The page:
Rajiv Gandhi University (RGU) has inked a memorandum of understanding with a Kolkata-based institute for cooperation and implementation of a community-based project on delivery of comprehensive hepatitis B virus (HBV) care in Arunachal Pradesh.
The John C Martin Foundation of the USA is funding the project with Liver Foundation West Bengal (LFWB), a unit of Indian Institute of Liver and Digestive Sciences (IILDS) as the primary recipient of the grant and RGU as the sub-recipient.
The project entails population screening and linkage to care.
As part of the project, the institutions will collectively build rural community outreach and viral hepatitis clinical testing capabilities, consolidate viral hepatitis disease characterisation and research capabilities and also sample general populations in Arunachal to understand HBV prevalence and characteristics, while linking participants to care including vaccination, monitoring and treatment.
Worth Rs 60 lakhs, the 10-month project would target 3,000 people of all ages and both sex residing in the state and build the capacity of healthcare workers (doctors and nurses) about disease states, prevention, care and treatment of hepatitis B, in addition to training laboratory workers to conduct clinical tests for hepatitis infection, diagnosis and monitoring.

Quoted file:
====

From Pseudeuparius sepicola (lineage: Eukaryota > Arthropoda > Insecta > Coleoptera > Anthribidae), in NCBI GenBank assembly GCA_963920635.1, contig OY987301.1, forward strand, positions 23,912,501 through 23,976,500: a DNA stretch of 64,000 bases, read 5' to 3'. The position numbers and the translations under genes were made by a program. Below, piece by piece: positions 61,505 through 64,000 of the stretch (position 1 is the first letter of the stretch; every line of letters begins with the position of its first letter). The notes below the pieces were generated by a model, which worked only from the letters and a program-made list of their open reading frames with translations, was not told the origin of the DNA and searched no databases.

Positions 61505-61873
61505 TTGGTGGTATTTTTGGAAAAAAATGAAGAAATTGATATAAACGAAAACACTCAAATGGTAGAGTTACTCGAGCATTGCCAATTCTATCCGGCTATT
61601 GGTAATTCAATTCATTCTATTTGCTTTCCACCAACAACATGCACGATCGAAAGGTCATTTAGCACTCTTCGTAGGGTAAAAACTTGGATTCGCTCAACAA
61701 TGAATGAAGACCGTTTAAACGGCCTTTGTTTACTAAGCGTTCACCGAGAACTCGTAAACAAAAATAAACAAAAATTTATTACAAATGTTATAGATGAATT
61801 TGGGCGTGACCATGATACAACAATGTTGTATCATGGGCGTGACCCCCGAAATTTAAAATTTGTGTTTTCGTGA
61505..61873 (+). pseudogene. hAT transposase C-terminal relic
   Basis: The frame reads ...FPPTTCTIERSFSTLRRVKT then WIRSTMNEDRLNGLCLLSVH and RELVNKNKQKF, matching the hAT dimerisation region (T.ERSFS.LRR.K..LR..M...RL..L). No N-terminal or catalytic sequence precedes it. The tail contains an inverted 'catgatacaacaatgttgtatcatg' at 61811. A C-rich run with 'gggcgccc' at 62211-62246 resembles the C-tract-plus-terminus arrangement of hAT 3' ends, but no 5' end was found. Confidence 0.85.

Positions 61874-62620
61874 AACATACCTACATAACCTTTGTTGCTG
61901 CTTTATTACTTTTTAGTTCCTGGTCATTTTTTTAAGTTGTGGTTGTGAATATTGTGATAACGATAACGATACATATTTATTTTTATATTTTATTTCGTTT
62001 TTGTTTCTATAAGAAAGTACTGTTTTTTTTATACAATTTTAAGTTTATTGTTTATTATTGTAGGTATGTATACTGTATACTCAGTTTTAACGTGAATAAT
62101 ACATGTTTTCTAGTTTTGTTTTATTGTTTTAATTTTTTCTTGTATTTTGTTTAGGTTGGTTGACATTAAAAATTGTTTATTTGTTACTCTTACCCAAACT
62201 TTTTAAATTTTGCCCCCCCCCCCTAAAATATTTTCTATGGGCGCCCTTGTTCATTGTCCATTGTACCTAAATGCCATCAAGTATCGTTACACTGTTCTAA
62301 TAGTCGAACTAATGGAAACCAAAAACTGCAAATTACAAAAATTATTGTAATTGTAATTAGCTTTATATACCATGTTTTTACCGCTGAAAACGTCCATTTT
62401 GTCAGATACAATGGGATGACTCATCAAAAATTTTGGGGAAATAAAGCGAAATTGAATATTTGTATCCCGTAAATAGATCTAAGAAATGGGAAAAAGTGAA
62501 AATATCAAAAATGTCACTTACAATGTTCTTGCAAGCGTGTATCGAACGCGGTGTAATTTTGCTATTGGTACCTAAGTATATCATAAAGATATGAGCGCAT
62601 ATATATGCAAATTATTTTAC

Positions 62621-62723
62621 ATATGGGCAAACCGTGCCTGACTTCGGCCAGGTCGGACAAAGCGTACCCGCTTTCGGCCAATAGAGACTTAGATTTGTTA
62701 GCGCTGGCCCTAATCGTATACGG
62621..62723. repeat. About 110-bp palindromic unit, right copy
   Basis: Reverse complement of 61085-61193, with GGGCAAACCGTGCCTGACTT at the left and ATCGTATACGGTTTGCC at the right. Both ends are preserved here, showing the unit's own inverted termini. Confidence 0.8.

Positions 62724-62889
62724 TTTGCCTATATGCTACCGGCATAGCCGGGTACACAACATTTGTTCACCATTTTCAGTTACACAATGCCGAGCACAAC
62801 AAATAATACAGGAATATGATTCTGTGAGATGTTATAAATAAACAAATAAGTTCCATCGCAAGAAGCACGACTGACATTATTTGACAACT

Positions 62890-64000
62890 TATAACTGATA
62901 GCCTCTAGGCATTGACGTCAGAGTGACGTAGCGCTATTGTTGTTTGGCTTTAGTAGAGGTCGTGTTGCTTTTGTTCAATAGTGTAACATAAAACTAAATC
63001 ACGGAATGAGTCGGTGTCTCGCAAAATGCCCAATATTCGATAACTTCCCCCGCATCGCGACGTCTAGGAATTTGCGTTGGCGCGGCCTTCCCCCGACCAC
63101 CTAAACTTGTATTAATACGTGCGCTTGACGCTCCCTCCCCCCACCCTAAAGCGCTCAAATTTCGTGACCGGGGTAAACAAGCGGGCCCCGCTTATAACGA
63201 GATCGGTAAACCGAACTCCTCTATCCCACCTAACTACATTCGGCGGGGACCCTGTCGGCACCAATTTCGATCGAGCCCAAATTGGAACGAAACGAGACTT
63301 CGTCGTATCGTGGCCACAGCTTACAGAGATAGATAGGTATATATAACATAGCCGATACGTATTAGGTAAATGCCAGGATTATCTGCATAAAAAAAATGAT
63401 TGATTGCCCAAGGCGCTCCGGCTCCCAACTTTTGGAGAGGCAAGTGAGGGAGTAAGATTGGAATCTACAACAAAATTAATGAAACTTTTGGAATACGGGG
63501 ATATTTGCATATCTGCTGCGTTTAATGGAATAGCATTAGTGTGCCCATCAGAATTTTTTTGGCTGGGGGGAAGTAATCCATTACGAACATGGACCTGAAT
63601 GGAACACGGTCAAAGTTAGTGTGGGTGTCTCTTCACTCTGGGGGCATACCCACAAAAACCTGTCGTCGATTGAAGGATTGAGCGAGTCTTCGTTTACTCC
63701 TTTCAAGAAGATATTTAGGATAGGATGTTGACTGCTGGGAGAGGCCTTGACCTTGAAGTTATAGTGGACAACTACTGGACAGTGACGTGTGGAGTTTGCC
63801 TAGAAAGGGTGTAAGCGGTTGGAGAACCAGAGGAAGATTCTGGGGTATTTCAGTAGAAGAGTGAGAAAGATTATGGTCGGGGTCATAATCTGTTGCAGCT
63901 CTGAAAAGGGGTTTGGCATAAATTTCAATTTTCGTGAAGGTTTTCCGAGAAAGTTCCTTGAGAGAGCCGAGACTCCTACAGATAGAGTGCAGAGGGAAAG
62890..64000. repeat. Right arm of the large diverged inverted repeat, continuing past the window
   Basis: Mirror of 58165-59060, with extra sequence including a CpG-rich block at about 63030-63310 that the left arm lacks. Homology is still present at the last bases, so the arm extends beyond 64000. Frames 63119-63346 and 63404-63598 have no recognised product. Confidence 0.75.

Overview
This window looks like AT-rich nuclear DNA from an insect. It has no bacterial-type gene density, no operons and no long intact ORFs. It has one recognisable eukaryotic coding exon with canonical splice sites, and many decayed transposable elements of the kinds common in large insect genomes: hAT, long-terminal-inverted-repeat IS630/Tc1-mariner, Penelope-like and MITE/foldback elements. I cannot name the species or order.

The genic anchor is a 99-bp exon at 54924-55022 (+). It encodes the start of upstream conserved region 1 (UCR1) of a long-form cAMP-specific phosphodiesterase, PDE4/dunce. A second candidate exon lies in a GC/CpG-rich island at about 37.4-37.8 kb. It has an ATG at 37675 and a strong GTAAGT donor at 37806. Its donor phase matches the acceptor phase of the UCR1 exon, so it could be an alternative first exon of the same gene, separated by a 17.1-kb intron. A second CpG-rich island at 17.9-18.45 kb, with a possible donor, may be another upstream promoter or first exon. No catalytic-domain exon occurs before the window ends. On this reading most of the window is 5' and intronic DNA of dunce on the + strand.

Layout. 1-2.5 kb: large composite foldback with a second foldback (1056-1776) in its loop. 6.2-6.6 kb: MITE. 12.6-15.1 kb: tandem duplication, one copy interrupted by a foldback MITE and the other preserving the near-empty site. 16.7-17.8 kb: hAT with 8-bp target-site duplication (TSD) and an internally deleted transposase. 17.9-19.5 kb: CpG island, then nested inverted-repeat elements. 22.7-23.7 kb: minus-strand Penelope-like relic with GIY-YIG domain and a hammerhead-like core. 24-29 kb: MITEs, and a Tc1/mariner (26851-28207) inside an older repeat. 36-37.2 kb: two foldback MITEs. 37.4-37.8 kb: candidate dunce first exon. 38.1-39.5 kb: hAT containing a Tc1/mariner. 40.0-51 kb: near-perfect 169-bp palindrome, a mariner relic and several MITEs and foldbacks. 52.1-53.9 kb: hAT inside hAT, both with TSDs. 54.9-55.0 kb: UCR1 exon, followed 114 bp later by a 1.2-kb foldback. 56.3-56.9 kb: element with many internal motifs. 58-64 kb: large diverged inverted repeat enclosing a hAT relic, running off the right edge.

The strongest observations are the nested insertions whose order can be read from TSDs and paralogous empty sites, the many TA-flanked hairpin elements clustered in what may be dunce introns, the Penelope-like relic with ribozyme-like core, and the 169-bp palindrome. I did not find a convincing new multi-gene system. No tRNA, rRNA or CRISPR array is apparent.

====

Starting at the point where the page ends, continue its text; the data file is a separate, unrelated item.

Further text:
The project would also conduct screening of hepatitis B and hepatitis C to identify those currently infected, previously exposed, immunised by vaccination and at-risk for infection.
After the results are analysed and reported, individuals will be followed up according to the status of the screening results.
Those with chronic infection will be referred to infectious disease or liver specialists.
Vaccination will be offered to those who are at risk and vaccination of infants will be conducted, starting with birth dose according to WHO guidelines.
IILDS was represented by its Secretary of Board of Governance, Abhijit Chowdhury at the signing, while the RGU team comprised of Vice-Chancellor Saket Kushwaha, Registrar Tomo Riba, members of the Executive Council of RGU, Akin Tana Tara and officers of the university.
Congratulating both the institutions, Kushwaha said that the MoU was an indicator of the larger role that a university needs to play in addition to providing access to higher education and research. “Universities must engage with civil society and constantly explore ways of how it can contribute to the state’s well-being. Academic work is one component of what we do. This, the outreach and finding synergies with the people, is another significant component that RGU has always striven to deliver,” he said.
IILDS is an emerging centre of excellence for research and patient care services for liver and gastrointestinal disease.
The institute has been set up and governed by LFWB, a non-government charity involved in liver disease awareness programmes, institution building for provision of advanced care and fostering cutting edge research in liver diseases, through the application of state-of-the-art technology as well as knowledge in the context of regional priorities as well as research in liver disease.